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Exclusive: Second trust creates role to support staff raise concerns

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Birmingham Children’s Hospital is to become the second NHS organisation to appoint an “ambassador for cultural change” to support staff in raising concerns, Nursing Times can reveal.

The specialist hospital said it planned to largely replicate the role pioneered by nurse practitioner Helene Donnelly at Staffordshire and Stoke-on-Trent Partnership Trust.

“The reason for raising concerns is to prevent harm and if harm has occurred to learn from it”

Helene Donnelly

Sarah-Jane Marsh, chief executive at Birmingham Children’s Hospital Foundation Trust, said she had been inspired to introduce the post after meeting Ms Donnelly, the former accident and emergency nurse who blew the whistle on care failings at Mid Staffordshire Foundation Trust.

The Birmingham trust has already advertised the post internally and short-listed candidates. Ms Donnelly will be part of the interview panel and mentor the successful applicant.

She said she would be looking for a candidate with great communication skills, tenacity and the confidence to interact with staff throughout the organisation from ward to board.

“What I’m looking for is someone who has a genuine interest in not just patient safety but staff welfare, and who understands the important of staff raising concerns,” she said. “The reason for raising concerns is to prevent harm and if harm has occurred to learn from it.”

The interviews are due to take place on 30 June with the successful candidate expected to be in post by September.

The role will initially be part-time, although this will be reviewed. The post-holder will have monthly meetings with the chief executive and can raise concerns with her directly at any time.

“The most important thing for us is integrity,” said Ms Marsh. “We need to make sure we have somebody that can be very open, listen and facilitate – but also challenge and be able to stand up to me and tell me if I am wrong.”

Ms Donnelly, who has previously said she would like to see every trust employ an ambassador for cultural change, described Birmingham’s decision as “absolutely brilliant”.

“They are such a prominent trust so hopefully others will follow suit,” she told Nursing Times. “We’ve had a huge amount of interest in the role and had many people contact us for job descriptions and more details, but you do need somebody to take the plunge.”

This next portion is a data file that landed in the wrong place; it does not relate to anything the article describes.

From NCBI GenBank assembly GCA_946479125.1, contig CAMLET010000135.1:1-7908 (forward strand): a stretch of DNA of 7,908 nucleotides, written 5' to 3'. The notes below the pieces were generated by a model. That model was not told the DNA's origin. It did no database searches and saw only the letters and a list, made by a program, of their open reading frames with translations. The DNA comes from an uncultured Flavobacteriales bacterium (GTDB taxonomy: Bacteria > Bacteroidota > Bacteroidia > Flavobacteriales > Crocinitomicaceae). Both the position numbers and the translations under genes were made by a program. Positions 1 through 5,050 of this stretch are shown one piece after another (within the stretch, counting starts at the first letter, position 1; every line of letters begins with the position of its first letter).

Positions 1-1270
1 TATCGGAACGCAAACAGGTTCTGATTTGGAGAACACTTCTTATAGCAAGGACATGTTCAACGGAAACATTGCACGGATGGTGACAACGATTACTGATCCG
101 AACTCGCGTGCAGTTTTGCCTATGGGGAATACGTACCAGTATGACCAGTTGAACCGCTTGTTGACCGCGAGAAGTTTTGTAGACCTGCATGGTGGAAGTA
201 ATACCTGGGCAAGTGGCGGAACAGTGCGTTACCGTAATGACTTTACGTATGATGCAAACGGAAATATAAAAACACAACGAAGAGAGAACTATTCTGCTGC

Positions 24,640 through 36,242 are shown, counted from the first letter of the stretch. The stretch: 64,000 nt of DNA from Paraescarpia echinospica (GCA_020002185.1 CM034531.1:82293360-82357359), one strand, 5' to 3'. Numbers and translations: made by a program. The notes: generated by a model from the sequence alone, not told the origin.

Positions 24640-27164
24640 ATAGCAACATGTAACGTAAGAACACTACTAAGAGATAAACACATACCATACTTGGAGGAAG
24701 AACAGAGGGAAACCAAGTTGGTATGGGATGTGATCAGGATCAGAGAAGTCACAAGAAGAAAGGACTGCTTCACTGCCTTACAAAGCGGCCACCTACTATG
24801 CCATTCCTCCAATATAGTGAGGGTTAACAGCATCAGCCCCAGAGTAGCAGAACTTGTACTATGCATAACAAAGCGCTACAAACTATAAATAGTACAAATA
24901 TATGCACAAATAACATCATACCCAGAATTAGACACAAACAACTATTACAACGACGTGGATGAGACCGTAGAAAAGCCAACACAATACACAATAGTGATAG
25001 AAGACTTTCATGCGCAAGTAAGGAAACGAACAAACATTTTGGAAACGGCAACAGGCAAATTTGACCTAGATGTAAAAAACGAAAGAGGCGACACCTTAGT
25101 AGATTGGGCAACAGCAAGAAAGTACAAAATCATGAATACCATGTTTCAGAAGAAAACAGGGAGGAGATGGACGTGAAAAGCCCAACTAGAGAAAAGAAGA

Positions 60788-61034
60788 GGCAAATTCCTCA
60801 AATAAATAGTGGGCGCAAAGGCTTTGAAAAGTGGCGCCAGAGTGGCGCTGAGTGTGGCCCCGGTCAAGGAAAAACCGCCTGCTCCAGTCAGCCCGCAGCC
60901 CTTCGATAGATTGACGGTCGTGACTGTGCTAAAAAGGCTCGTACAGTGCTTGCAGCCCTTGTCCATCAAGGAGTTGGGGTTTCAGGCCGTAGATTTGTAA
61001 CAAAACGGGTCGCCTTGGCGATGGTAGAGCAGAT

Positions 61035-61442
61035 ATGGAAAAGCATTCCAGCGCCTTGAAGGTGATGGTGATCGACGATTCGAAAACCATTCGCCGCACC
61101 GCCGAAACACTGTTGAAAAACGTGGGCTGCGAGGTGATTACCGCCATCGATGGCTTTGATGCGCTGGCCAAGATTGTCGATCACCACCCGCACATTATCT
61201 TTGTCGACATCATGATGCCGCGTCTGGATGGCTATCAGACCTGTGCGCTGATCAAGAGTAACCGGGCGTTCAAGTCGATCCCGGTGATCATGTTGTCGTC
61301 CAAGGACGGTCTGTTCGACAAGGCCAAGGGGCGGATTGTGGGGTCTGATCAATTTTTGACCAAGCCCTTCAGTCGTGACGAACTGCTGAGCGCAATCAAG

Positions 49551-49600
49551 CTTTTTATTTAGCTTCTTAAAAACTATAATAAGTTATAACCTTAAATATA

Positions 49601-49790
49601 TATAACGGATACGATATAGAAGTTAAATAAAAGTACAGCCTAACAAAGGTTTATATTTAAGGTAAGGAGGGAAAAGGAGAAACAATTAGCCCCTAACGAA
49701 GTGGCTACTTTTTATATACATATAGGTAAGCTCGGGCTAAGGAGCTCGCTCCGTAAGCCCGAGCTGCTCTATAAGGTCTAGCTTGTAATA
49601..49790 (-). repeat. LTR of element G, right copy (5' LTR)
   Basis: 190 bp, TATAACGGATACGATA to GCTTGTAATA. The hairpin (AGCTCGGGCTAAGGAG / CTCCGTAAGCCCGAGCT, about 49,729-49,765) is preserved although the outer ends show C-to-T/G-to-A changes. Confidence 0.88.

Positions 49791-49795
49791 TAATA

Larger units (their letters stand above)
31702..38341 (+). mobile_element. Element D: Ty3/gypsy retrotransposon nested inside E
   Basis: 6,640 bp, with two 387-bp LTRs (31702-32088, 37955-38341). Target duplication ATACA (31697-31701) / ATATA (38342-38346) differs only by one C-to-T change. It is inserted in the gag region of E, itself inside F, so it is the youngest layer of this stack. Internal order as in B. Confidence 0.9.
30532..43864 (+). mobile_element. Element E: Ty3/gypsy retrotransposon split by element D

Helen Donnelly

Helene Donnelly appears before the health select committee on 18 March 2014

  • 5 Comments

Readers' comments (5)

  • michael stone

    'The Birmingham trust has already advertised the post internally and short-listed candidates. Ms Donnelly will be part of the interview panel and mentor the successful applicant.

    She said she would be looking for a candidate with great communication skills, tenacity and the confidence to interact with staff throughout the organisation from ward to board.'

    Yes, I'm pretty sure that 'tenacity' is a requirement ! Not to mention, if they are using an employee of the hospital to do this role (as opposed to someone 'external'), 'bravery'.

    But, well done the trust.

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  • isn't so silly and paradoxical that such a role is required, costing more salaries and taking nurses away from the bedside. as autonomous professionals nurses have the right to and full responsibility to free expression and advocacy for their patients and to be heard by those responsible for providing the resources and supporting the staff in this role, who should be acting on their advice. What the hell is this and nursing all about?

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  • So, another trust is employing someone to do what managers, nursing directors, medical directors, HR and a host of others (all on more than my old Band 7 salary) are supposed to be doing already?

    And we are meant to think this is a good thing?

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  • Steve - good stuff but strictly speaking it's the 3rd - don't forget Delilah Hesling at Brighton

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  • Tinkerbell

    I'm glad 'cultural change' is being acknowledged as requirement. For far too long nothing has changed, mostly due to lip service & bad management & bean counters. If this is what needs to happen to get 'real' change for the better then bring it on. I hope the ambassadors do not become yet another layer of all that is wrong in our institution and stay true to their remit because they will come up against some brick walls that need to broken down.

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